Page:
I followed the blog of a woman, a convert, who went on for advanced degrees, became an evangelist, and explained the faith so clearly, and with such compassion, that people were converted through her words. She is writing her story for a chapter in the book I’m doing. Through the book I hope others will see what they can do, with God as their partner. Ruth Pakaluk did those same things. She was such a good pro-life debater that Planned Parenthood members refused to debate her anymore. She spoke and wrote of her faith, explaining it patiently to anyone and everyone, even in her final letters.

I actively looked on the internet for people who read a lot, and who might provide me some suggestions on good books to read. I found only one, who has read many books that I have, and yet has read others which appear to be of value, the type I might be interested in. I purchased and read some of her blog recommendations, and I enjoyed them. Ruth was an avid reader, and despite being so young she raced through many wonderful books. I know; I’ve read many of them. I’m sure I would have liked to discuss them with her.

But Ruth was also a mother, and sometimes wrestled with her children’s problems --- and with one of their deaths. And she raised good children. Sending them off to camp, even as she was dying, her letters to them ended: “Remember to say your prayers morning and evening. Don’t do anything utterly brain dead. Have fun.” I follow a few blogs of mothers like this. Their love for their children comes through without their ever having to use the word love. They sometimes struggle with their family, their faith, and even sometimes with their local churchmen, who are sometimes tainted by the culture we live in. These mothers stand up for the truth, especially on life issues. That too, was Ruth. She wrote clear, forceful letters to priests, and bishops.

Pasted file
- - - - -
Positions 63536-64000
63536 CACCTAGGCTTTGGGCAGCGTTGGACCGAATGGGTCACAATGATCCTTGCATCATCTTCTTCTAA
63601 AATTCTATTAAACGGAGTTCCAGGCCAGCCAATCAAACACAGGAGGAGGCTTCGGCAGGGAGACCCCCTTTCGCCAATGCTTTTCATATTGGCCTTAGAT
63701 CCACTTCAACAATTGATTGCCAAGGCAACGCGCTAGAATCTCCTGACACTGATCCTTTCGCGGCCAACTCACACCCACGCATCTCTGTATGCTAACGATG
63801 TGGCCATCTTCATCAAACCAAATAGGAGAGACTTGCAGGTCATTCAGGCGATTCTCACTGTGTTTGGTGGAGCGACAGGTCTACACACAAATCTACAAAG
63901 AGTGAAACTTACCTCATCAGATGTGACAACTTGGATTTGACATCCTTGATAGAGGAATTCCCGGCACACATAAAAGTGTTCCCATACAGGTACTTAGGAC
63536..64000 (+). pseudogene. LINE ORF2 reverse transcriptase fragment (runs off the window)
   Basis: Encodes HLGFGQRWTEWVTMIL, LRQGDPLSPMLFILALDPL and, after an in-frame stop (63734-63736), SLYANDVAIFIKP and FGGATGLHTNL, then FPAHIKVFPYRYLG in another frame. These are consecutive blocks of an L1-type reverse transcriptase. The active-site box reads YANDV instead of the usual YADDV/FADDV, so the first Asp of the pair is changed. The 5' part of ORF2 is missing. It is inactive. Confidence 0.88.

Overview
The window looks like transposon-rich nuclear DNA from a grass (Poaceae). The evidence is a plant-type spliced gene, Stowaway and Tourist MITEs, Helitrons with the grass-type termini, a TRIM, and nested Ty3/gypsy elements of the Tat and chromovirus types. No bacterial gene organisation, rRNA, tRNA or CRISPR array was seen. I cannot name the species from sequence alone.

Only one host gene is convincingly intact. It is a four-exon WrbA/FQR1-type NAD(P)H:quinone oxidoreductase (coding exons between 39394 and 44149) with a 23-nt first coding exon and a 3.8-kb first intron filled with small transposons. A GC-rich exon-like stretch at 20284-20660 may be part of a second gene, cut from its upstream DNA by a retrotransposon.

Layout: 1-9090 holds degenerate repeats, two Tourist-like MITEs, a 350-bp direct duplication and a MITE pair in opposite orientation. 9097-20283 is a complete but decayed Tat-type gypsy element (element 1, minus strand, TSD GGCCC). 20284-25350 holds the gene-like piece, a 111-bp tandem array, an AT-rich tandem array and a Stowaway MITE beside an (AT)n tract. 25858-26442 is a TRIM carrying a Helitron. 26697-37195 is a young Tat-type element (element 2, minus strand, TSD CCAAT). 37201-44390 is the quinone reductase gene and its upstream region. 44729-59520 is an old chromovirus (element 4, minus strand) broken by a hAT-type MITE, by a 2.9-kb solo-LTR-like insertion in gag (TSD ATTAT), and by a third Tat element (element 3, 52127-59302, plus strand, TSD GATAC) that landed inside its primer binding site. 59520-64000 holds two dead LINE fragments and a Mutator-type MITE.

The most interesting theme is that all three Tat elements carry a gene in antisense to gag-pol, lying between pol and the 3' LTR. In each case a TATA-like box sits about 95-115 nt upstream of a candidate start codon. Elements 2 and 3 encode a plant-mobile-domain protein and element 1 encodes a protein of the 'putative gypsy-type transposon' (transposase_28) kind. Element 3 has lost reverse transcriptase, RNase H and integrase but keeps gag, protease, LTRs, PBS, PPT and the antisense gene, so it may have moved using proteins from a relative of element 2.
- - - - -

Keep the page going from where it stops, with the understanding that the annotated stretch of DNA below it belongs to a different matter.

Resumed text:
And then there is a business person, whose blog I read. Advanced degrees, an important job, prestige, and a strong faith --- most of the time. And she likes the outdoors and hiking, especially in Europe. She always writes so beautifully of how she sees God there. And I see in her life so many of the things and thoughts I have lived in my life, so much so that I think I’ve known her for many years, not just a short while. A distant friend, yet a friend nonetheless. And I read and saw all these things in Ruth.

And then there is a person facing the end of life. A husband with Alzheimer’s and now herself in an assisted living facility, and “I’ll never go home again.” She is a person of wisdom and faith, a model for how we all should view the end of this life, and all of life’s struggles, with an eye on eternity, and a heart full of thankfulness for all life’s blessings. Ruth wrote her thoughts of her impending death, knowing very closely the day, and the hour. And she wrote with great confidence of her future.

In my online friends, I see the beginnings of life and faith, a love of life, and looks at its end. And I see myself. And in a single afternoon I saw all that too, in Ruth Pakaluk.

How could I see all these things, these people, these friends, old and new, in this book I almost tossed away? A strange coincidence? And why did I choose read it the day before Mother’s Day, this Story of Ruth Pakaluk, Convert, Mother, Pro-Life Activist?

I don’t know. Perhaps it wasn’t my choice. Perhaps it’s just part of The Appalling Strangeness of the Mercy of God.